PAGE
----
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The Impeachment Debate Back Home

AP Photo/Timothy D. Easley

While the nation watches a second presidential impeachment unfold in Washington, controversy also swirls around an effort to oust Kentucky Gov. Andy Beshear.

As the state House is preparing to hear a petition calling for Beshear's removal in committee, a move lawmakers say is required under Kentucky law, that could be as far the process goes — if members of the committee see no need to proceed.

"Then that will be their choice," House Speaker David Osborne told reporters. "If they present findings that they believe need to be discussed, then we will hear those at the time."

For the time being, the matter remains fully in the committee's hands, Osborne said.

But the debate is playing out at a higher level too, as Gov. Andy Beshear took some signers of the petition to task during his public briefing Tuesday. One name the Democrat singled out was Tony Wheatley with a group called Constitutional Kentucky.

"He is the one that put together the rally where the Three Percenters hung me in effigy," Beshear said. "He's the one that put together the rally where they stormed past all the barricades in front of the governor's mansion."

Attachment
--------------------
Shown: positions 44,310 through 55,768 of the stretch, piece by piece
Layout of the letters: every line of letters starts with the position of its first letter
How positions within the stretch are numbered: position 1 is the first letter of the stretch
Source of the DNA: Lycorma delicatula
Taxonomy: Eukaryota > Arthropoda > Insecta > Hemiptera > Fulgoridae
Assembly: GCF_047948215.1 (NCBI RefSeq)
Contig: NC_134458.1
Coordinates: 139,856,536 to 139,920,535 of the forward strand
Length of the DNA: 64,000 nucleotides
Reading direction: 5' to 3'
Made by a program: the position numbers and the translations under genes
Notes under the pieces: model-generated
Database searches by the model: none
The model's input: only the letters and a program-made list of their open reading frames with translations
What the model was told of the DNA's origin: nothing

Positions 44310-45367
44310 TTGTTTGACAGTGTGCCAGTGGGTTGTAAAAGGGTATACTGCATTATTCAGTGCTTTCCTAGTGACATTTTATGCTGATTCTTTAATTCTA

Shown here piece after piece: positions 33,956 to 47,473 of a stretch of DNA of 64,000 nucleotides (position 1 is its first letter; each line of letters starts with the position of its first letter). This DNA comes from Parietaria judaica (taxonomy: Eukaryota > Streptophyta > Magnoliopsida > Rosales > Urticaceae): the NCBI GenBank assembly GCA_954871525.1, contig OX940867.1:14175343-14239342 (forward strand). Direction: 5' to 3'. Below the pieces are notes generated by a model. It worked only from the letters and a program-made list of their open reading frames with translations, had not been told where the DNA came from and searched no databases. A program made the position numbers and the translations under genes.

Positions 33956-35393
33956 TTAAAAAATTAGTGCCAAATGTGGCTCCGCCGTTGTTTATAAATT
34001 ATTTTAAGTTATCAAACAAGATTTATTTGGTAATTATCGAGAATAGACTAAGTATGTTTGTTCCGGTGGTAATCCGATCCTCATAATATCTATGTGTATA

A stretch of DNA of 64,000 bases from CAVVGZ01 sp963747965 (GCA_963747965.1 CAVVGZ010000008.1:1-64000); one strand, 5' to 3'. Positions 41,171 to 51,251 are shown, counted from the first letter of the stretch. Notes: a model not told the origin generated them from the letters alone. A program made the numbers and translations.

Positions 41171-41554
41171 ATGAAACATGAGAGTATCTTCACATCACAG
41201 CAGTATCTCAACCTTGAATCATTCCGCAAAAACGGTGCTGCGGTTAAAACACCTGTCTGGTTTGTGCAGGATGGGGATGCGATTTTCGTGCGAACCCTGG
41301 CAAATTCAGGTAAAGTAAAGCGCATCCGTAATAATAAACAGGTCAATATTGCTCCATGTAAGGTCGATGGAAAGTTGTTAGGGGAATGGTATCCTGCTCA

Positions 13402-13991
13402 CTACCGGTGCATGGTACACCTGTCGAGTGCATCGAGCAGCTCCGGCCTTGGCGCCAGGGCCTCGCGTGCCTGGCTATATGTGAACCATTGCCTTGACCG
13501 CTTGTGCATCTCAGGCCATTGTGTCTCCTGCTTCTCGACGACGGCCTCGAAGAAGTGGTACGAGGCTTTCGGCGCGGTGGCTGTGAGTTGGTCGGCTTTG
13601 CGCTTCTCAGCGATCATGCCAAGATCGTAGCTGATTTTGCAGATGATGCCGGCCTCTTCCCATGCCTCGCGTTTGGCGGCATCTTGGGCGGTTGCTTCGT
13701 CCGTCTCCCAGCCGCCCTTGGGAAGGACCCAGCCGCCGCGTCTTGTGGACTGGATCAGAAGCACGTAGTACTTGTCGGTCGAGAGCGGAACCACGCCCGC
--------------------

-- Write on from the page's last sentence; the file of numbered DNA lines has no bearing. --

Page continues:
In an interview with WLEX-TV, Wheatley distanced his group from that particular event.

"Constitutional Kentucky has never had a rally that we sponsored that has had anything happen like the effigy. That wasn't our rally," he said.

Yet Wheatley had previously told the station his group did co-sponsor an event attended by armed protesters outside the Kentucky Capitol on Saturday.

For now, it's a live question how lawmakers will respond to the impeachment petition during the short 30-day session, or if the events in Washington, D.C. will temper the debate in Frankfort.

Josh James fell in love with college radio at Western Kentucky University's student station, New Rock 92 (now Revolution 91.7). After working as a DJ and program director, he knew he wanted to come home to Lexington and try his hand in public radio.